(Christian Klein) Mr. Klein asks Mr. Hession if he has a sense of the amount of space available, and if this is likely to fit.
(John Hession, BSC) Mr. Hession says it may be possible to re-introduce the townhomes by eliminating the three wings. The main spine might have to slide south, which would mean shortening the wings on the south side (rear) of the building. They'd need to look at the number of units lost, and the number that could be made up via the addition of a fifth floor.
There's discussion about having duplexes on Dorothy Road, vs townhouse structures. Mr. Revilak suggests townhouse structures, where parking is accessed by a driveway or service road in the rear. Mr. Hanlon says he's lived in townhomes, and there's nothing wrong with them.
(Roger Dupont, ZBA) Mr. Dupont thinks that townhomes would be a better fit, but he does not endorse a larger main building. He thinks it's incumbent upon applicants to respond to concerns without the board having to make concessions.
(John Hession) Mr. Hession says his team will take the townhouse concept into consideration, along with Mr. Dupont's comments.
(Pat Hanlon) Mr. Hanlon agrees with Mr. Dupont. He doesn't think the applicants should take the board's discussion as an endorsement. All we can do is engage in conversation.
(Art Klipfel, Architect) Mr. Klipfel says we're trying hard to get to a happy ending. He's willing to look at bringing the townhomes back. He asks how this will fit into the process, because it could take 2--3 weeks of revision. The original townhomes were intended to be condominiums, but they wouldn't be as easy for the applicants to maintain. He thinks they might be able to use them to meet the 10% three-bedroom requirement. Having a mix of rental and owned units would complicate the marketing. He notes the need to establish a time-frame.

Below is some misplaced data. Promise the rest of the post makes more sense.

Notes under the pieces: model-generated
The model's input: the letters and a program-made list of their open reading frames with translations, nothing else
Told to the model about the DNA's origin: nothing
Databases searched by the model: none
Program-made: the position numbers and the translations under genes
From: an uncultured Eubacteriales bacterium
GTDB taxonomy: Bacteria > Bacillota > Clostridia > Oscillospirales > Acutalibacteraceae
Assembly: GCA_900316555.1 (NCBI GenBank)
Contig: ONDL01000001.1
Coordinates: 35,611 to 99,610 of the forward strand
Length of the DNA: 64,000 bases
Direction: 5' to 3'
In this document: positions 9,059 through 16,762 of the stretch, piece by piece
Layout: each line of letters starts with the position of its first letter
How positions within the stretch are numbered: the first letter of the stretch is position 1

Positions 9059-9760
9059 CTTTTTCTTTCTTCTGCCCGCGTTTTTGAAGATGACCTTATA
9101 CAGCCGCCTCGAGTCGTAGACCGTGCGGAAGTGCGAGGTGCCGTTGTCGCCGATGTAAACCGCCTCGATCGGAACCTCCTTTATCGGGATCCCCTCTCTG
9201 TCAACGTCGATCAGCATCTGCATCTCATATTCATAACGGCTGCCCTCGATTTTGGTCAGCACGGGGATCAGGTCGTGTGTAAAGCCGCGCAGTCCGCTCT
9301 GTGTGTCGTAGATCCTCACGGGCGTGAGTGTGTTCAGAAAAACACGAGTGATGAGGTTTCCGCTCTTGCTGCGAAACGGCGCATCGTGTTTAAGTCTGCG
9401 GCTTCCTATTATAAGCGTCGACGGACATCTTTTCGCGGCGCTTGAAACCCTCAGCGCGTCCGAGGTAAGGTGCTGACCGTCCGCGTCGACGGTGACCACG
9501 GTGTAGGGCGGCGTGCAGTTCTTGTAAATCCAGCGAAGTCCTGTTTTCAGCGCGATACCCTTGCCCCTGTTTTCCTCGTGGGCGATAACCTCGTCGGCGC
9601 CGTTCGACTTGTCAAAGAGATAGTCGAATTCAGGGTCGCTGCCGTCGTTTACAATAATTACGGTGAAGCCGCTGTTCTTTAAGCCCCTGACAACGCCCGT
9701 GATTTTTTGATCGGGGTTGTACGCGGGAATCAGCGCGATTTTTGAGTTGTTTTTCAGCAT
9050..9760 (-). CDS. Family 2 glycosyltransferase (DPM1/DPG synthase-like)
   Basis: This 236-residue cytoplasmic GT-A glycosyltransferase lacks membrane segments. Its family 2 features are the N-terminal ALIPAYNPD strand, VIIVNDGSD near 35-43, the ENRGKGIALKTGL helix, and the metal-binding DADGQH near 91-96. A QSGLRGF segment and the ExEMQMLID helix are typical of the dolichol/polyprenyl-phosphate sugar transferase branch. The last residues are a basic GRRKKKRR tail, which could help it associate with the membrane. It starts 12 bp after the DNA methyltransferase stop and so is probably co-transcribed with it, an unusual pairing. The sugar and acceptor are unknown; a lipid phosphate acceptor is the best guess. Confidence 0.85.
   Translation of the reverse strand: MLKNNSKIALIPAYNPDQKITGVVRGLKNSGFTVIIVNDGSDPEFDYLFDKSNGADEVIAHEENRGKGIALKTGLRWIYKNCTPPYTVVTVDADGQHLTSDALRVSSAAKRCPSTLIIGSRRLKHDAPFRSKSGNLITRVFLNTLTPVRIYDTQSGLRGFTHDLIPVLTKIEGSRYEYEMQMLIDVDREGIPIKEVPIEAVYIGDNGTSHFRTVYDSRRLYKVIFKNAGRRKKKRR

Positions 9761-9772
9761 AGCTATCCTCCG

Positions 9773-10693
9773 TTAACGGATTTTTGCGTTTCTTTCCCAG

The chair opens the hearing to public comment.
(John Yurewicz) Mr. Yurewicz says his neighborhood has fought development on this site for decades and won. He says the only way they'll get a happy ending is if nothing gets built. Five stories is unacceptable. He thinks the main building shouldn't be more than three stories tall, and that the applicant can live with 130 units or so. He says the neighborhood doesn't want anything, but can live with six townhomes that are three stories, with two egresses.
(Matt McKinnon) Mr. McKinnon agrees with putting the townhomes back, as long as they're all owner-occupied. He thinks that affordable housing should provide a path to home ownership. Greenstax puts modular blocks in because it's more efficient. He thinks a local builder should build it, and the town shouldn't sell out.
(Linda Medway) Ms. Medway says the elephant in the room is how and why this project can be allowed to move forward. It's an environmental issue, and the water increase will be too absurd to think about. Residents often have water in their basements. She doesn't understand how this can be thought of. She asks how many ZBA members have been to the area during a rainy day. She says we have a problem with five stories, and the applicant needs to deal with our concerns.